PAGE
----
Kay Edgeworth (Geddes) and Sharon McKay (Kinnane)
Once upon a time…. it all started at the Pre-School for Deaf Children in May 1957. Our mothers remarked how we just gravitated towards each other like kindred spirits the day we met. We were just two and a half years old when we began our lifelong friendship, now spanning 64 years.
Those were fun years and as far as we can remember, we were assuredly happy being in the deaf circle. We felt free being who we are!
However, when we were nine years old, we were separated when we were mainstreamed to independent schools as part of the Queensland Government's experimental integration program during the 1960s. We had already received oral language training since early childhood. The objective was to better develop our oral language, social interaction with the hearing people, and acquire the necessary skills for social inclusion.
We met our mainstream education experiences with apprehension and bewilderment. It was a massive and unsettling change for us, fraught with obstacles and frustrations. Finding ourselves in a strange environment, we felt like fish out of water.
Over time, feelings of isolation and loneliness set in. Being apart played havoc with our emotions which were like a yo-yo, so many more downs than ups. We were beset with anxieties. We felt like outsiders and public speaking in front of the class and exams (especially oral) were daunting for us. Schooling became more challenging and stressful. We missed our rapport and encouraging support. We both longed for each other's daily company and friendship.
Eventually, we were able to meet up with each other again in our young adolescent years by attending youth activities and annual fetes at the School for the Deaf. We had a deep need to share our strong emotional support as a coping mechanism in dealing with the long absences from each other.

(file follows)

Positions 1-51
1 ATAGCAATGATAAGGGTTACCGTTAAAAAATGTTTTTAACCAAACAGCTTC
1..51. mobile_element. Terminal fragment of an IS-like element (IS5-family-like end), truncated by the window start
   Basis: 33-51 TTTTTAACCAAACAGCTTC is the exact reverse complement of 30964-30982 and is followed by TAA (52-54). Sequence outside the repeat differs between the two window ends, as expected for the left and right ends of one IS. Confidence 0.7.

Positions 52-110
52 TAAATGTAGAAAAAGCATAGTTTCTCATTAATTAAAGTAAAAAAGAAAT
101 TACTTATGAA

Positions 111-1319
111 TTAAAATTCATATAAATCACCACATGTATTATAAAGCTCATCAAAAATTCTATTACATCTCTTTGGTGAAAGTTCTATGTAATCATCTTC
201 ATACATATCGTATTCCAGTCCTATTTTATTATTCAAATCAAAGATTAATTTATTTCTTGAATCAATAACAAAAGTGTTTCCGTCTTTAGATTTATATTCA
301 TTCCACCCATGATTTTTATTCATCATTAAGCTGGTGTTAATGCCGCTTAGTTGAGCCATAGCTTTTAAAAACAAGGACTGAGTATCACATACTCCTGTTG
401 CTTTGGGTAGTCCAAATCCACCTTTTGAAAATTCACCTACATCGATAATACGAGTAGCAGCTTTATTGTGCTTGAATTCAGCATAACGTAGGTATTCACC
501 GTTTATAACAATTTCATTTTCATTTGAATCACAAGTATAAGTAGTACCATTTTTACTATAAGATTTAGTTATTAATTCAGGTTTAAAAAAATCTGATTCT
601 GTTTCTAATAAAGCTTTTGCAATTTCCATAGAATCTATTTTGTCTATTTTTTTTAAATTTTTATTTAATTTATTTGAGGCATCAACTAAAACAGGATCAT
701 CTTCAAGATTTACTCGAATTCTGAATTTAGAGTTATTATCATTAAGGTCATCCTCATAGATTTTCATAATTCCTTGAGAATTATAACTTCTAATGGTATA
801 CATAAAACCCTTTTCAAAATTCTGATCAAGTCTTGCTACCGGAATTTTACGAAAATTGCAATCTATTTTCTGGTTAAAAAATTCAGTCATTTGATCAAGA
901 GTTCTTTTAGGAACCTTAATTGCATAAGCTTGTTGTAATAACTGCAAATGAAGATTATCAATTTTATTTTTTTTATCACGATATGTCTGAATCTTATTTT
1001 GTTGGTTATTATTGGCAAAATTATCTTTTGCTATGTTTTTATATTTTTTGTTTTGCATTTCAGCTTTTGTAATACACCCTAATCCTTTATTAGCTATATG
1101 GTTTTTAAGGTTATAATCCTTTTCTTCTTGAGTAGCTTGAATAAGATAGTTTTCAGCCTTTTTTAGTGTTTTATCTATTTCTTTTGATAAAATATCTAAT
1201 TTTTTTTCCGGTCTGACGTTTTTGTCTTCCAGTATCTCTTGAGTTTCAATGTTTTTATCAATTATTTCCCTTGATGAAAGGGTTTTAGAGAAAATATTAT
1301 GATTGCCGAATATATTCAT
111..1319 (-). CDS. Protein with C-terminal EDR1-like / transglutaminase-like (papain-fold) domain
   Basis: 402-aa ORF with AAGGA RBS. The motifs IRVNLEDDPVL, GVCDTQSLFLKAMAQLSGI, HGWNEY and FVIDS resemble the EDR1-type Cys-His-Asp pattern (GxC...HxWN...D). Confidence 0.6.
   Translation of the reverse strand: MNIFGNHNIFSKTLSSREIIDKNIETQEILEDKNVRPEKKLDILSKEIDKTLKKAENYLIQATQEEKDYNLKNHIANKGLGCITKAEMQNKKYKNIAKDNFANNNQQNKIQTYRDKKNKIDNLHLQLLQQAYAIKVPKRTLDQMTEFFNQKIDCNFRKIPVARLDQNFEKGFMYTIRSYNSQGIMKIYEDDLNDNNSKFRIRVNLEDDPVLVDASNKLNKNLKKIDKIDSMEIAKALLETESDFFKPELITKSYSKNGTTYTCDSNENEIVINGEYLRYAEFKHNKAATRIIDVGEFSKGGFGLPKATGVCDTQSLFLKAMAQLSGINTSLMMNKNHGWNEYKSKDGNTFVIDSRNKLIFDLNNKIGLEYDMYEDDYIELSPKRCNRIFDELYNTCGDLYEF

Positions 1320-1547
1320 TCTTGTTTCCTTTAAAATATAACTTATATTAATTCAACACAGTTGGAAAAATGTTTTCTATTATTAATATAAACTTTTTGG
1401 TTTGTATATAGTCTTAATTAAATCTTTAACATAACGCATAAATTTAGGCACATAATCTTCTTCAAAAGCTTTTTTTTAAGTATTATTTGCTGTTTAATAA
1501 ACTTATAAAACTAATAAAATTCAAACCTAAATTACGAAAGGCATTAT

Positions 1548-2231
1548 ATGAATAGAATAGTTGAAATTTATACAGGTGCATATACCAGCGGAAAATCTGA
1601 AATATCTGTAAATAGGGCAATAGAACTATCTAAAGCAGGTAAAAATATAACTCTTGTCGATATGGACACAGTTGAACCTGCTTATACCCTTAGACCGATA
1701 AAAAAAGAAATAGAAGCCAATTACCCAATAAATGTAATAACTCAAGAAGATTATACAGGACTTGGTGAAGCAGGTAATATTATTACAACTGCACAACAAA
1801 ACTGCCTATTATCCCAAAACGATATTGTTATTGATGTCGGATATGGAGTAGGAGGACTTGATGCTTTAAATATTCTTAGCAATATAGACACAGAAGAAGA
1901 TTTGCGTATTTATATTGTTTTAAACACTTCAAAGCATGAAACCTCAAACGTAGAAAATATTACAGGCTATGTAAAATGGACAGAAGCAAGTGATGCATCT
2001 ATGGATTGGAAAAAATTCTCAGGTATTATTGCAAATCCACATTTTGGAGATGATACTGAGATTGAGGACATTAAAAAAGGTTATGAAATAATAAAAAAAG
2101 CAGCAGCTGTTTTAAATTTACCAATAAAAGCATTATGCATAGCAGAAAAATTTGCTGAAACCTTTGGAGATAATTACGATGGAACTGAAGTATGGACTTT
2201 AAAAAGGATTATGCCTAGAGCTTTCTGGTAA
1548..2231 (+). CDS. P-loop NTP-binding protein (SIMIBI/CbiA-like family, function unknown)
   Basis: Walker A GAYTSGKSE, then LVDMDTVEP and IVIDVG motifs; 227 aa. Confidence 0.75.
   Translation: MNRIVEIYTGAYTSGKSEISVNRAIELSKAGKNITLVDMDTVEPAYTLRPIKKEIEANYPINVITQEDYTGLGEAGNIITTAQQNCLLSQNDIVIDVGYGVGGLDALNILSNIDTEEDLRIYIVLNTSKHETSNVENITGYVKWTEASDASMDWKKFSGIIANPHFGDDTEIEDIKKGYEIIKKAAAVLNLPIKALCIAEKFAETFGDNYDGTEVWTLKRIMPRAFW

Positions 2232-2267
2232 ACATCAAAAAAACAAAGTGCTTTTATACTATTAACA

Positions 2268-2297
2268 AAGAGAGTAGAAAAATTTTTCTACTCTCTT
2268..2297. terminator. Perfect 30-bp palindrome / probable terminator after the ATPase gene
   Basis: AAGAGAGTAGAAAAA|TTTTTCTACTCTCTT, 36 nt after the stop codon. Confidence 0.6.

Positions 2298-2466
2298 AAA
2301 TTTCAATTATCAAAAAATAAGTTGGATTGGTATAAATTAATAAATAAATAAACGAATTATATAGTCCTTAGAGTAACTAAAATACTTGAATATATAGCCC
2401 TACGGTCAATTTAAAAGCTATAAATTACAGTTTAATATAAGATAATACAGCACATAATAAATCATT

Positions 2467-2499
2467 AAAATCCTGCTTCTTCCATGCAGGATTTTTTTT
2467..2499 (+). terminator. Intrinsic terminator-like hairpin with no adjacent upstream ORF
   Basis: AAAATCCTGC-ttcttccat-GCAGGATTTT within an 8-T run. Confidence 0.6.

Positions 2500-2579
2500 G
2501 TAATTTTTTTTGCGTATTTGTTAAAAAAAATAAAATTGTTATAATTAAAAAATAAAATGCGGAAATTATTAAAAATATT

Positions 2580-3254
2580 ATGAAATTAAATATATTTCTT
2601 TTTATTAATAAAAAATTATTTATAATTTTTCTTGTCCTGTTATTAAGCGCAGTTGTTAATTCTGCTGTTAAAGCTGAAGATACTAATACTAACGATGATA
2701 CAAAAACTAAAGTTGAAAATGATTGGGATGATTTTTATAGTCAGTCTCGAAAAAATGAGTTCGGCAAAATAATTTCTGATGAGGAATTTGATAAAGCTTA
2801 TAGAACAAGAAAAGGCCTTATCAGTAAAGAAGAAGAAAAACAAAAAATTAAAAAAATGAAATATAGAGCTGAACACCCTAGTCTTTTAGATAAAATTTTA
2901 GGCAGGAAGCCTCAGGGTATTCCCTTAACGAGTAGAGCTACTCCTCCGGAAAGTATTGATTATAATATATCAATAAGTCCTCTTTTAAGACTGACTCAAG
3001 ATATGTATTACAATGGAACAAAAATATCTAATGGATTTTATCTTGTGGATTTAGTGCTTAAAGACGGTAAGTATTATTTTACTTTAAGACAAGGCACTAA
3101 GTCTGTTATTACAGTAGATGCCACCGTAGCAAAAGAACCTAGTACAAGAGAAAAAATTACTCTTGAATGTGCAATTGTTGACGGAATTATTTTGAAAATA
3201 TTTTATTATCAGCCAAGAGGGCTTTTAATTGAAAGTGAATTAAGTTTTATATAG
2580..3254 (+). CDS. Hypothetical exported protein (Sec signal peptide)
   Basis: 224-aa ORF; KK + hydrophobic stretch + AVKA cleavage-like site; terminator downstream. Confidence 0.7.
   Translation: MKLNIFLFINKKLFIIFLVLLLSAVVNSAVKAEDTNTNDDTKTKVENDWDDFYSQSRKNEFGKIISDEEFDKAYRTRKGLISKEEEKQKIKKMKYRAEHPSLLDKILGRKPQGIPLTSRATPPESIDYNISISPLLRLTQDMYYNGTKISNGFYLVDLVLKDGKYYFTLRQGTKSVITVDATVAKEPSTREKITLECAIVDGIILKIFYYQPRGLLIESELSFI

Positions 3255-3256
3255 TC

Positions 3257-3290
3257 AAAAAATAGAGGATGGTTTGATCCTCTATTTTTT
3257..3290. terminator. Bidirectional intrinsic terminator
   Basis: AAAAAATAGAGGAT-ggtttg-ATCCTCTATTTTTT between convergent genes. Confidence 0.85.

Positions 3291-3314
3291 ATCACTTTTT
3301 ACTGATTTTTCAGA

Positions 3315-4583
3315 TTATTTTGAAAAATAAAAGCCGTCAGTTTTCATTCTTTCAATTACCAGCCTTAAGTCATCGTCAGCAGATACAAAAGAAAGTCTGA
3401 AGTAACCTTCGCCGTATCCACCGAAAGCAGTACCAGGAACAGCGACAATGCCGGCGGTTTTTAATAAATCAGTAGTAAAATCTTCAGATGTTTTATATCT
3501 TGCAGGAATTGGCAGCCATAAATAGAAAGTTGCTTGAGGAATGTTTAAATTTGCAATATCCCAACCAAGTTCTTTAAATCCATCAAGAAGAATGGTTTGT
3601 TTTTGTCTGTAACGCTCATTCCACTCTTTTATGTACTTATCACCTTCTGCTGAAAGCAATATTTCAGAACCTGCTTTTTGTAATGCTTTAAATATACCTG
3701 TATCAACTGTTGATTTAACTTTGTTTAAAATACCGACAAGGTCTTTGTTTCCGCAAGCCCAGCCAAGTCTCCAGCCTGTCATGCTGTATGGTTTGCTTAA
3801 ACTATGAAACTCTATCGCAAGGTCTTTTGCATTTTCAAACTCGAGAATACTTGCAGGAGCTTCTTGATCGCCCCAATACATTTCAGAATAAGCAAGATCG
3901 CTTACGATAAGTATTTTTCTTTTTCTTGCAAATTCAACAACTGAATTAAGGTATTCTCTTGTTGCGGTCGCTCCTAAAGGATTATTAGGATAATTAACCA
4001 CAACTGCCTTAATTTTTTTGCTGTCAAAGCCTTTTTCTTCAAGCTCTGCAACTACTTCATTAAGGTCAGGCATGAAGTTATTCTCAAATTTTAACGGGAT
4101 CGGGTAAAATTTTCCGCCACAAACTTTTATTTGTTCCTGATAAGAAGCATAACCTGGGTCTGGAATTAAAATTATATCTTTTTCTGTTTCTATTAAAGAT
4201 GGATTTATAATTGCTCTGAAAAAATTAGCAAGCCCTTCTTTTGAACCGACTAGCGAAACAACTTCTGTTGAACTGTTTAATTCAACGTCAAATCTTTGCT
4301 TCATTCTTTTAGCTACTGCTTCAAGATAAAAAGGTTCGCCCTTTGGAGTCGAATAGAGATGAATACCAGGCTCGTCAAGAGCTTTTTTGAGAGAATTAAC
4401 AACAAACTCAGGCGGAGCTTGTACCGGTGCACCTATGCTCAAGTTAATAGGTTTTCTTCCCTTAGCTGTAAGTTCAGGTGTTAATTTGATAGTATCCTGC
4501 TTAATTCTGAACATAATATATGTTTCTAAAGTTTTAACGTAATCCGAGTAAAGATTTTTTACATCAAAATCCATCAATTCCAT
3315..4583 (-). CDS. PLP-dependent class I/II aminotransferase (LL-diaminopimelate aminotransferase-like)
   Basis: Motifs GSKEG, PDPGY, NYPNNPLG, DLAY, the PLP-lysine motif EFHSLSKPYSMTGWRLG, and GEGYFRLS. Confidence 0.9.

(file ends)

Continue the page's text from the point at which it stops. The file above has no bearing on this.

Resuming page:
After gleefully finishing school, our lives carried on with dreams, leisure pursuits, employment, marriages, children and grandchildren; the latter three were our top priority.
Throughout all those full years, we stayed in close contact via the old snail mail that kept the postman busy, and then later emails which detailed the happenings of our lives. To our delight, when texting came on the scene, it became our preferred technique. A flurry of text messages ensued.
Then, a decade ago, we made plans to visit each other regularly with bimonthly lunch dates. A few interstate getaways were particular highlights, when we escaped from the daily grind and talked up a storm about anything and everything! Our need to feel a sense of belonging leads us to hanker for interaction with other deaf people, to be among our own kind.
We share similar viewpoints and interests with a few exceptions. Of course, our diverse opinions continue to be candidly aired even though by and large, we are on the same wavelength. A cross word between us has rarely, if ever, been uttered over the decades.
Now, we understand the whys of integration. Yes, education has played a big part, but so did our strict upbringing and religious influence which shaped us into what we are today… each a warm-hearted, resilient and competent womxn.
Our friendship is linked through a special bond that’s unbreakable. Our connection is unique and defies verbal description. We are deeply thankful and blessed to have such an amazing friendship that has endured and is still enduring. Incredible, we say! BFF!
Love this pearl of wisdom…
“Honour the friendships that allow you to pick up from where you last left off, regardless of how long it’s been since you connected. The friendships that survive hiatuses, silences and space, those are the connections that never die.” Billy Chapata
Many of the womxn profiled have articulated the value of the support garnered from their friendships with other womxn. Healthy, high-functioning friendships, help us to flourish and encourage more joy and less drama in our lives.